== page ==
Although few questions are more important than whether a viable alternative to capitalism is possible, radical theory has tended to shy away from directly engaging the issue—even when the theoretical and practical cost of the claim that “there is no alternative to capitalism” is acknowledged. This essay argues that the barrier towards envisioning a viable alternative needs to begin by revisiting Marx’s critique of capitalism as well as his many criticisms of the socialist and communist tendencies of his time. Implicit in Marx’s critique of the logic of capital and the failure of radical theoreticians in his time to comprehend it is a specific concept of a post-capitalist society that today’s social movements neglect to their peril. By re-visiting Marx’s body of work in light of what it offers for envisioning life after capitalism, we may be able to grasp how deeply his work speaks to us today.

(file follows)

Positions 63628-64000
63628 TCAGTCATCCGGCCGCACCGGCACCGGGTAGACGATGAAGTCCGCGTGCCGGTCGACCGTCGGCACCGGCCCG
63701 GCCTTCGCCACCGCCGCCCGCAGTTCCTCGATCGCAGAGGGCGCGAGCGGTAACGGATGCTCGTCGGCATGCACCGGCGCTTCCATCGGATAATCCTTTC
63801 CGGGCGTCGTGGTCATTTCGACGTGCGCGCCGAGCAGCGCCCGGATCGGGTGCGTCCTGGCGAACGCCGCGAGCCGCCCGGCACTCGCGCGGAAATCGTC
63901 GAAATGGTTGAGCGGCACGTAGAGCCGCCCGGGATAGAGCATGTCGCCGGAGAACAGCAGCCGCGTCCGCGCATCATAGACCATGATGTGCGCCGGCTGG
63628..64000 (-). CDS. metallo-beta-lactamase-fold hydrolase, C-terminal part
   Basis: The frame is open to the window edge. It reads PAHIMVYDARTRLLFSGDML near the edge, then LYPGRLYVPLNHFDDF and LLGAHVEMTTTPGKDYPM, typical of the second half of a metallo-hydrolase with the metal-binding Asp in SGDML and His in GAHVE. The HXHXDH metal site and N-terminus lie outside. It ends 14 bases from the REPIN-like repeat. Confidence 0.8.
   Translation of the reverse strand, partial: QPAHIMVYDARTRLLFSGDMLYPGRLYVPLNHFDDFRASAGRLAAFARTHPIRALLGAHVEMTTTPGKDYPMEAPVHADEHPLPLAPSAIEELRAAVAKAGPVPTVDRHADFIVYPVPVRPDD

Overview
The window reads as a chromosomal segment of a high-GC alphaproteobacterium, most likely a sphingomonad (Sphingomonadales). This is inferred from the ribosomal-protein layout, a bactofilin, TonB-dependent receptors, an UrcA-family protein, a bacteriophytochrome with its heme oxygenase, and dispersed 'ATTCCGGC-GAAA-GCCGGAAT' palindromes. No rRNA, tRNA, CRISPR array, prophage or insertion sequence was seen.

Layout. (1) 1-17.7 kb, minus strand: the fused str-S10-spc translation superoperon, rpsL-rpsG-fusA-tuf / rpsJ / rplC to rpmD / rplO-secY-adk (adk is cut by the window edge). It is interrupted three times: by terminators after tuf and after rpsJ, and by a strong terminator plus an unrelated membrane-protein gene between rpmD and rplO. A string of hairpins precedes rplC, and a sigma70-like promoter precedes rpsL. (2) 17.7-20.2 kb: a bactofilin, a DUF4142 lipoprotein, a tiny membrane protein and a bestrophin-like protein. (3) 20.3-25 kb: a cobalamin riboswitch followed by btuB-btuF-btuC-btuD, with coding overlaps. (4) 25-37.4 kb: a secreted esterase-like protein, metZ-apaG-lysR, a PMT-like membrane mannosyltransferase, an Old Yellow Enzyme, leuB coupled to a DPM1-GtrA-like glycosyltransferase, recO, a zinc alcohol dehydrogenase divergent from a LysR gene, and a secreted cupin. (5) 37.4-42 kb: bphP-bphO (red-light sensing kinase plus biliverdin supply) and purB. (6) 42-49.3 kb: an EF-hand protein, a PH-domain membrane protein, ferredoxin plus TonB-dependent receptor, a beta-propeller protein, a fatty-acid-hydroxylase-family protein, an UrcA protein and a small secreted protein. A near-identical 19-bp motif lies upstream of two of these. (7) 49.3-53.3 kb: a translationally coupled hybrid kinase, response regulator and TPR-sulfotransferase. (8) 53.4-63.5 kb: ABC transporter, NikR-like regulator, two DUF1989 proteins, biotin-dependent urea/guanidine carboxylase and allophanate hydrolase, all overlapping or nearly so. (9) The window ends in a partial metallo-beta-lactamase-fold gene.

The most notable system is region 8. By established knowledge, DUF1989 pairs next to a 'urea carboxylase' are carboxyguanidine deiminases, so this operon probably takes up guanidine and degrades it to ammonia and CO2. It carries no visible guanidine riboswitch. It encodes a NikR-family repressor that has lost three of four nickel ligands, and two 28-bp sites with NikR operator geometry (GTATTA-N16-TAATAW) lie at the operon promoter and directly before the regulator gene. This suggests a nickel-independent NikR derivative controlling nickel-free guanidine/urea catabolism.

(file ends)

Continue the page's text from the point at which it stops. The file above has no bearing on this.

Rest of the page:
Originally appeared in Praktyka Teoretyczna (Poland) in 2014.
After enduing years, if not decades, of the claim by pundits on the Left as well as the Right that capitalism is here to stay, increasing numbers of people around the world are expressing a new level of anti-capitalist sentiment and agitation. This is due, in large part, to the realization that “actually existing capitalism” has little to offer humanity except decades of economic austerity, declining living standards, and massive environmental destruction. From the indignados of Spain to the mass protests in Greece, and from the Occupy Wall Street Movement in the U.S. to the growing labor unrest in China, new openings have emerged to challenge the ideological and practical dominance of capitalism as a global system.
Yet, as such protests unfold, what is lagging far behind is a clear articulation of the form of society needed to replace it. Simply reiterating the slogan “another world is possible”, as occurs so often today, hardly adds up to a convincing vision of a society that points beyond the limits of both “free market” capitalism and the failed “socialist” regimes that once competed with it for world dominance.